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How can I find the real function that *(_DWORD *)v2 + 24) point to?

(*(void (__fastcall **)(int, int))(*(_DWORD *)v2 + 24))(v2, v4);

int __fastcall sub_1(int a1, int a2)
{
  int v2; // r4@1
  int v3; // r5@1
  int v4; // r6@1
  int v5; // r0@2
  int v6; // r0@2
  unsigned int v7; // r0@4
  int v8; // r5@8

  v2 = a2;
  v3 = a1;
  sub_2(a2);
  v4 = *(_BYTE *)(sub_3(*(_DWORD *)(v3 + 1684)) + 13);
  (*(void (__fastcall **)(int, int))(*(_DWORD *)v2 + 24))(v2, v4);
  if ( v4 )
  {
    (*(void (__fastcall **)(int, _DWORD))(*(_DWORD *)v2 + 56))(v2, *(_DWORD 
  • Inside the function, the address of the function you are looking for is v2 + sizeof(*_DWORD)*24. This typically means: v2+0x60 on a 32-bit program where a pointer size is 4 bytes, and double that in a 64-bit system. v2 = a2, which is the second int passed to sub_1, probably in register EDX, because it is a __fastcall type func. The first line of your code also calls a function pointer, but I cannot see which scope it belongs to. – Yotamz Mar 25 at 13:31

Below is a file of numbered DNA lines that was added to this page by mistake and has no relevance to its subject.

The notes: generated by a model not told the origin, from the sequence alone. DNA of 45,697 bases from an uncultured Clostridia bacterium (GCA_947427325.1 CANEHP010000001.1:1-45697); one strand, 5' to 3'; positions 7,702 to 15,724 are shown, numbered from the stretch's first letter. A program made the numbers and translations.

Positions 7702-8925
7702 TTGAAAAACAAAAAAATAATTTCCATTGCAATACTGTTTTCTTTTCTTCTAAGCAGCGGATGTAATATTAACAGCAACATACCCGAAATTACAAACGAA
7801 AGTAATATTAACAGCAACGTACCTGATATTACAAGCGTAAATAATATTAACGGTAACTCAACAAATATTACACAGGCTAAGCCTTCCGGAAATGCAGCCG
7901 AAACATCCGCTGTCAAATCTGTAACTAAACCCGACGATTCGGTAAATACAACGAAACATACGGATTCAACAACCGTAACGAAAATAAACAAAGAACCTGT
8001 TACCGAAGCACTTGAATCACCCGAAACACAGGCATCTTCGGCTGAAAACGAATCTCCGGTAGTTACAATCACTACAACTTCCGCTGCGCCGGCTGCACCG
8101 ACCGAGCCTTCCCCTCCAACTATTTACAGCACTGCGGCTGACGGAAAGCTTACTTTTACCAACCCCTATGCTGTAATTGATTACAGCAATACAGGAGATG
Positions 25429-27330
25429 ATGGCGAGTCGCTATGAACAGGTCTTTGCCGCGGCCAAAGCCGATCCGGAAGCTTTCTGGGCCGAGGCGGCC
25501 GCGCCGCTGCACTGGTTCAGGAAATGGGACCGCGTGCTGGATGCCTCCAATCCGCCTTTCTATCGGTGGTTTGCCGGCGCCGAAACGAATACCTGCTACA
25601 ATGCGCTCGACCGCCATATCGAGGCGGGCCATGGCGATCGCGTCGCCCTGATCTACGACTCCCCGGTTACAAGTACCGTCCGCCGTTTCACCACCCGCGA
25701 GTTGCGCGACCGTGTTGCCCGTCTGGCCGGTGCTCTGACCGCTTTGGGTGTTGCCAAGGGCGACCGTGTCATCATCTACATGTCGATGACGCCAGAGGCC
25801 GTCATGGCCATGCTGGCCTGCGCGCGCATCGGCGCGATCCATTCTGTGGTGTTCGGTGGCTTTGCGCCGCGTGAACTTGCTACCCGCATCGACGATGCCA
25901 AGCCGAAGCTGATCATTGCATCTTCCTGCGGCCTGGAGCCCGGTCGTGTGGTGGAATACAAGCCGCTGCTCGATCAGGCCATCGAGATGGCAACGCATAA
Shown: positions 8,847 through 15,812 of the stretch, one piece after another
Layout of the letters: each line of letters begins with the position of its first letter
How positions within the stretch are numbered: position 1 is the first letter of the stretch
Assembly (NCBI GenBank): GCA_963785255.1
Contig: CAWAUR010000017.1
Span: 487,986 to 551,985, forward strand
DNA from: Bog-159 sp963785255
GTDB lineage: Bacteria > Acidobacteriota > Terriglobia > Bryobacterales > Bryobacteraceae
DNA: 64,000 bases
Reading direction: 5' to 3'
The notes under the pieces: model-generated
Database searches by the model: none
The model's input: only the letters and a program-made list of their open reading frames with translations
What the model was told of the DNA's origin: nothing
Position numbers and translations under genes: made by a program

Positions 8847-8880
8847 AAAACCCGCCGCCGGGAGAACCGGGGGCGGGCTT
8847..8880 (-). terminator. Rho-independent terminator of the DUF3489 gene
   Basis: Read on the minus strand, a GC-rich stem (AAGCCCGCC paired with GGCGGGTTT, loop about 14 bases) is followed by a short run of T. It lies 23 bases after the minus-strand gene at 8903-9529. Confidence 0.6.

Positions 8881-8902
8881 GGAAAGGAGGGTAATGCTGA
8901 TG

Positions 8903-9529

• its address is in the a2 variable – SSpoke Mar 25 at 22:53
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A __fastcall function gets its first two arguments in ECX and EDX. int __fastcall sub_1(int a1, int a2) { int v2; v2 = a2; //v2 = EDX ... This line may change the address pointed to by a2, if it happens to be a pointer, but not the value of a2 itself. However, after this line EDX may have changed:

sub_2(a2);

In this line:

(*(void (__fastcall **)(int, int))(*(_DWORD *)v2 + 24))(v2, v4);

the relevant part is:

(*(_DWORD *)v2 + 24))

v2 is treated as a _DWORD pointer, which means its size is that of a pointer, typically 4 bytes. So, v2+24, treated as a pointer-sized variable is v2+24*4. This value is then dereferenced and treated as function pointer.

The function address is the _DWORD value found at [v2+0x60]

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